Safety in our Schools
Each day, Ilion and Mohawk parents send more than 2,100 students to our schools. Parents have a right to expect that Central Valley CSD is doing its very best to make certain those students are safe.
The board of education and school staff take that responsibility seriously. Learning can only happen in an environment where students feel safe from physical and psychological danger. So, the first priority for each of our schools is to keep our students safe.
Central Valley’s Safety Committee is responsible for routinely reviewing the district’s policies and procedures to ensure the safest school environment. To learn more about the Safety Committee, read the questions and answers below:
Who serves on the Safety Committee?
The committee is comprised a cross section of administrators, school employees, law enforcement, fire protection and community members. Broad representation ensures that people with different expertise and perspectives work together to find the best solutions to any safety concern. The committee currently includes:
Chair—Director of Athletics and Facilities
Superintendent of Schools
Assistant Superintendent of Schools
Director of Student Services
Director of Transportation
All Building Principal and Assistant Principals
Director of Buildings and Grounds
Director of Food Services
Central Valley Teachers Union representative
Central Valley Employees Union representative
Mohawk police representative
Ilion police representative
Mohawk fire representative
Ilion fire representative
What does the committee do to keep the district safe?
The committee has oversight of anything related to safety—from the physical condition of school facilities to the district’s response to an emergency. This would include:
Drills—fire, lockdown, go home
Dignity for All Students Act (DASA)/student behavior patterns
Buildings and grounds
What are emergency plans?
Central Valley CSD has a district-wide safety plan that outlines general safety procedures. The public can view a copy of the current safety plan here. Each school building has a detailed plan designed to cover any foreseeable emergency situation—some unthinkable just a decade ago. The specifics of the plan are routinely updated to reflect the latest concerns and the best advice responding to those concerns. Detailed, building-level plans are not shared with the public to better protect students in the event of a crisis.
Why does the district conduct drills?
New York State requires school districts to conduct a minimum number of fire, lockdown and go-home drills each year. Drills allow students and staff a chance to practice an organized response to a specific situation. This practice allows everyone to become familiar with safety procedures. It also gives school leader the opportunity to review and modify procedures.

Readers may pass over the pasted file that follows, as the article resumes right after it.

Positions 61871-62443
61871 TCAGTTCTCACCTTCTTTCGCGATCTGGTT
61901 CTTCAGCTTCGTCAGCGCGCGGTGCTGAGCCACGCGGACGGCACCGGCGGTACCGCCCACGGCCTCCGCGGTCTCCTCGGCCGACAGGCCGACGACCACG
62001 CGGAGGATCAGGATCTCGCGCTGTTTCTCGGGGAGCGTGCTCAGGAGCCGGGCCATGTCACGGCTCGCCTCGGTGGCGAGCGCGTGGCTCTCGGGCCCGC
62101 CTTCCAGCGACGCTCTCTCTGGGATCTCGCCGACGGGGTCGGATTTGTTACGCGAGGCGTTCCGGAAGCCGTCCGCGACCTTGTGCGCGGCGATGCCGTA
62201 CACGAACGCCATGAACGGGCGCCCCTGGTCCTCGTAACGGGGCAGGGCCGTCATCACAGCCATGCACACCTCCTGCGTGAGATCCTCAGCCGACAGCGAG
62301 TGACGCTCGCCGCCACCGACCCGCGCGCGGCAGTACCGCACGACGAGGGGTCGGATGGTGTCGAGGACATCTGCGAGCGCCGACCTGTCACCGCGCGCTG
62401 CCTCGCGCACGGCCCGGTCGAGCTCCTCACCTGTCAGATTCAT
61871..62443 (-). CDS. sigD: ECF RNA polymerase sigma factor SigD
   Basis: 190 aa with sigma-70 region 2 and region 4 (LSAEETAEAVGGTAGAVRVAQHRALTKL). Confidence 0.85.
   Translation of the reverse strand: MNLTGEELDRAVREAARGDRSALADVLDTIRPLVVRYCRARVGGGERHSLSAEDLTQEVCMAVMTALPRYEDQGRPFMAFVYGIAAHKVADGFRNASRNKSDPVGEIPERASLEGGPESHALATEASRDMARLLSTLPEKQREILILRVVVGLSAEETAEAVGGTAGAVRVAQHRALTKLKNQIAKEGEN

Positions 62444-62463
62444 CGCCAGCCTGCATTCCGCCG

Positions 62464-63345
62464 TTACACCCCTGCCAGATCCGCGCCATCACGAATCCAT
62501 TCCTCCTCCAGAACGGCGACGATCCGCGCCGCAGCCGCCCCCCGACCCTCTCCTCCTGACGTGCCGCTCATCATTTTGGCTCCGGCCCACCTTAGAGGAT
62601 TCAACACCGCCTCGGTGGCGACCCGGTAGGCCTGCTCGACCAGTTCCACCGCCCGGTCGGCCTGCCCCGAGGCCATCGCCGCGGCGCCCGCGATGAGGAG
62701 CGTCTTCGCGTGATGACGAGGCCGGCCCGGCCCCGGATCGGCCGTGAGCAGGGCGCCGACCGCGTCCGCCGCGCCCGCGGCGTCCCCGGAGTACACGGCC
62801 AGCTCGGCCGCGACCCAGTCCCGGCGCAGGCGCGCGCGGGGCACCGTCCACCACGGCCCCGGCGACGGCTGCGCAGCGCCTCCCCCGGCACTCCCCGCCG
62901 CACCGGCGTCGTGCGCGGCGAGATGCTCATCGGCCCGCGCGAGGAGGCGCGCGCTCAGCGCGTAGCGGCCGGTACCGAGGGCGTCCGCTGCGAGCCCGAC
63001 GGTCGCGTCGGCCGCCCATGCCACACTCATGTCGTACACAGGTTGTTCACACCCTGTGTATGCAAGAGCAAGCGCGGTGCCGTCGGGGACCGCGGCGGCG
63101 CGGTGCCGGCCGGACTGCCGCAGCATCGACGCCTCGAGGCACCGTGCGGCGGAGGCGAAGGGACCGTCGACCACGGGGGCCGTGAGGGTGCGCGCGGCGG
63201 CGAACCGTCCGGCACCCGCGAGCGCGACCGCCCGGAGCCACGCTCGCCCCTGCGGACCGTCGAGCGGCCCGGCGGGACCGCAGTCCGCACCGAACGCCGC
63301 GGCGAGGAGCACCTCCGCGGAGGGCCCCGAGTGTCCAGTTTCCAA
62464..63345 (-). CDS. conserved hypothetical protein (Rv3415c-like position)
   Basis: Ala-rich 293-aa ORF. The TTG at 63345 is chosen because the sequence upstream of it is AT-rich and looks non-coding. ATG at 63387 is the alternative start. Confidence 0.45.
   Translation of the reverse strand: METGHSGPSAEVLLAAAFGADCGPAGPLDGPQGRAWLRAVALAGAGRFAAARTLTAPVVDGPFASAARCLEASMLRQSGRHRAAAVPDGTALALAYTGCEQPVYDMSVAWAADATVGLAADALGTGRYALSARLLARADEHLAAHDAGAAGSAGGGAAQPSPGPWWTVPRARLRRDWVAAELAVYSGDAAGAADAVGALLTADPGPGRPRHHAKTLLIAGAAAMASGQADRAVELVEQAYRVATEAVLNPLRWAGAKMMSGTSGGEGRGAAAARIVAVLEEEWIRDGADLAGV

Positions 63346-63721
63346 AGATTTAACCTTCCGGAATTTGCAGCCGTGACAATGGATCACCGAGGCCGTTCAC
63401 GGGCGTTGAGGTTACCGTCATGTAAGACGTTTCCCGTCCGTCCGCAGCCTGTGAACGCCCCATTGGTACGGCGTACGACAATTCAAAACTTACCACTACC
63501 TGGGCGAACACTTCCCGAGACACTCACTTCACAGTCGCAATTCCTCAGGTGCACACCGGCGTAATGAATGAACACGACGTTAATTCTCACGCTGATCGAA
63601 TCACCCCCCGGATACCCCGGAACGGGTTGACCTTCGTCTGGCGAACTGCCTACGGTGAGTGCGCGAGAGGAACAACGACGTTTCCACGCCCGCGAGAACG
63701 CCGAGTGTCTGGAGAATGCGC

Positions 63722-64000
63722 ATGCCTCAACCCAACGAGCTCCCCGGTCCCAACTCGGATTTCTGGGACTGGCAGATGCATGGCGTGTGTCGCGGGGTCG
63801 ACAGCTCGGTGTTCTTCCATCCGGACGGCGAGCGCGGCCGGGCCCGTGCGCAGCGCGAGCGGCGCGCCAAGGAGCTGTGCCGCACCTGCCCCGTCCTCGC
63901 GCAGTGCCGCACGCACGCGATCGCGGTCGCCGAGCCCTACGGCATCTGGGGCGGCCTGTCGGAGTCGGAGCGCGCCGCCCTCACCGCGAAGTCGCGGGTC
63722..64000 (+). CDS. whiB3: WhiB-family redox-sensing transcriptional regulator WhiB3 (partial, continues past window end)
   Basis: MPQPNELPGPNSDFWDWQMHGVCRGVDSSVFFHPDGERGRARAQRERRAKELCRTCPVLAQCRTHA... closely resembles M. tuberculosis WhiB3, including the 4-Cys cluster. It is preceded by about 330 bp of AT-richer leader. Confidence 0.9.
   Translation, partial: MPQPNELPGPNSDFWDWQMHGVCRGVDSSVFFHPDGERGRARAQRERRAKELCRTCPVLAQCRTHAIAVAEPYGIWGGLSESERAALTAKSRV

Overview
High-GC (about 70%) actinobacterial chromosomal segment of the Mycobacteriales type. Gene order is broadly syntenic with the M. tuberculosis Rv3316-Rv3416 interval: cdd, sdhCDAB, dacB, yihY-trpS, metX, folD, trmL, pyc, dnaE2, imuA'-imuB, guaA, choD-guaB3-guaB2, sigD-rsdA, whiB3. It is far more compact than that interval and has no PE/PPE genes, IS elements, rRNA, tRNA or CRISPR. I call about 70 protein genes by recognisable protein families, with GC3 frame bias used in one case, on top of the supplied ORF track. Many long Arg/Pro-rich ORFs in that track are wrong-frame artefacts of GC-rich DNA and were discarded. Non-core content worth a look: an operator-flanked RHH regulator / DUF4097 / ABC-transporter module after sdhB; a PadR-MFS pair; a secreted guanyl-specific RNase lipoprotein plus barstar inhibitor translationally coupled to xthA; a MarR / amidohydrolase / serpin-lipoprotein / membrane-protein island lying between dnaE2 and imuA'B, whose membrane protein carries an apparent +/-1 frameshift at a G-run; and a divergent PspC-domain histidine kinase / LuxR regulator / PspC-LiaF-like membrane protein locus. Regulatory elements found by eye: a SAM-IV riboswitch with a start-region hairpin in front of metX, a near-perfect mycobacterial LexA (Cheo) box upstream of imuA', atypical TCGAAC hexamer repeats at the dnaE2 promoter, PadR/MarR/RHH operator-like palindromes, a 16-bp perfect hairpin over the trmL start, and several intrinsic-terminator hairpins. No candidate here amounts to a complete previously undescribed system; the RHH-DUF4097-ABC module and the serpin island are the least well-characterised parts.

What are evacuation plans?
In the event of a building emergency such as a gas leak or flooding, it may be necessary to remove all students and staff from a building and move them to safety. Evacuation plans cover everything from where everyone will go and how they will get there. Again the plans’ details are not shared with the public to better protect students in the event of a crisis.
If details aren’t shared with parents, how will parents know what they should do in a crisis?
Central Valley uses a wide variety of tools to notify parents.
Thrillshare—This emergency system calls, texts and emails the emergency contacts that parents and guardians provide on their emergency contact forms. (Without up-to-date information, the district cannot quickly reach families. For this reason, it is important that parents notify the school anytime they change phones numbers, email addresses or other contact information.)
District website—The district posts the latest information on the district website www.cvalleycsd.org.
Facebook—The district posts the latest information on it’s Facebook page. Be sure to like the district by clicking on the Facebook icon on the district website and clicking “like.”
Local media—District officials share critical information with local television, radio and newspapers. (Each media outlet has its own policies and methods for publicizing this information.)
What does the committee do about “non-emergencies?”
The committee reviews everything from cracked sidewalks and traffic patterns to student behavior and cafeteria practices. The goal is to make certain that school is as safe as it can practically be. Each committee representative presents his or her safety concerns and the works to address those concerns.
What if I have a specific safety concern?
Please report any safety issues directly to a school or district office. You may be directed to another person or department. Be certain to give your name to assure the appropriate person contacts you for more information or to share the steps the district is taking to address the concern.